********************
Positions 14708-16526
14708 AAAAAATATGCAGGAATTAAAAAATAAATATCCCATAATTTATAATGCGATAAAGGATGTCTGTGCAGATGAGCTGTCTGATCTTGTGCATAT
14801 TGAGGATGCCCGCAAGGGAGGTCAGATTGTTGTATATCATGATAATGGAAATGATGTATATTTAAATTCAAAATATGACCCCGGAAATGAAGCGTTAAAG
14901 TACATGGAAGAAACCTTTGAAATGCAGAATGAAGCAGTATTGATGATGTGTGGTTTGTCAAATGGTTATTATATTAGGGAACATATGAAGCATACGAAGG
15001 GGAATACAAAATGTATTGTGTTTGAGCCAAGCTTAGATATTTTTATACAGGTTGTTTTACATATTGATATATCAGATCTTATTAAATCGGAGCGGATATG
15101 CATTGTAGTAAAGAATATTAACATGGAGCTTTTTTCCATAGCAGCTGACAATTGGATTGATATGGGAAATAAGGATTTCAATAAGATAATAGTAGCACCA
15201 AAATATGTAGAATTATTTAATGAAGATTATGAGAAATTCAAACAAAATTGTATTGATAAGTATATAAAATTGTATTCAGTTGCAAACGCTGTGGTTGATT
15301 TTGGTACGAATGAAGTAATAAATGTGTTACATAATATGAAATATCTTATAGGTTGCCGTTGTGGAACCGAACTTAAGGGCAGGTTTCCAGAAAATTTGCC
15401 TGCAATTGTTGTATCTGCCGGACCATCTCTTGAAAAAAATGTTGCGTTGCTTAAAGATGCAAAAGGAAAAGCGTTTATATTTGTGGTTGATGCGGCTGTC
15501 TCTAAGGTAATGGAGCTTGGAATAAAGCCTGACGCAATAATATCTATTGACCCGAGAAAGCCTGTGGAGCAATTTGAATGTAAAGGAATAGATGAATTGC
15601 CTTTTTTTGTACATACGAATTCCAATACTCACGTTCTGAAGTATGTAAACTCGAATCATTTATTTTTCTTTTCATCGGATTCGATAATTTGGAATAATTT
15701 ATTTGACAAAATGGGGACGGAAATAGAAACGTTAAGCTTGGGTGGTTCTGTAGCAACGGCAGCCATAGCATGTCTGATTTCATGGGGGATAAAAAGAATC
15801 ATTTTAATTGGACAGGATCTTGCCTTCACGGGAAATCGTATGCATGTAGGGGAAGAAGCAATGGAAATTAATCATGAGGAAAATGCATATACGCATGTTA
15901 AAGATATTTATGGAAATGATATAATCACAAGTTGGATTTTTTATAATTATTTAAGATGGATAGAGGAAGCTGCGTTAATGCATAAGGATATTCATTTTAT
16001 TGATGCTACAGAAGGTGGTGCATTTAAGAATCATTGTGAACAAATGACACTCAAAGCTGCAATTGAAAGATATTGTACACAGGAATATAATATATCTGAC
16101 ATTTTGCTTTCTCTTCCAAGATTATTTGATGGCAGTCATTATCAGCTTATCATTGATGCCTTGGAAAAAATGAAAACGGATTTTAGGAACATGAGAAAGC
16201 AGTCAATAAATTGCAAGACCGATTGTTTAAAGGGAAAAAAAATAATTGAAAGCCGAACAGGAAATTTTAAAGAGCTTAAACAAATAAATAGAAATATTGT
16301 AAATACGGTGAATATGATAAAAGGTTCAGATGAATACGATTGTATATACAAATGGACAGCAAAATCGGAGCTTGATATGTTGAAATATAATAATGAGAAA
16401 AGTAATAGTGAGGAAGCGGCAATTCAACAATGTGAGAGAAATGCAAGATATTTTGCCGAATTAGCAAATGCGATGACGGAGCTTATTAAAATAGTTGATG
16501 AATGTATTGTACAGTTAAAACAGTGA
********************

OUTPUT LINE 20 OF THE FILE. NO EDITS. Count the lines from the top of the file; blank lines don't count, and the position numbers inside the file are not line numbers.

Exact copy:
16501 AATGTATTGTACAGTTAAAACAGTGA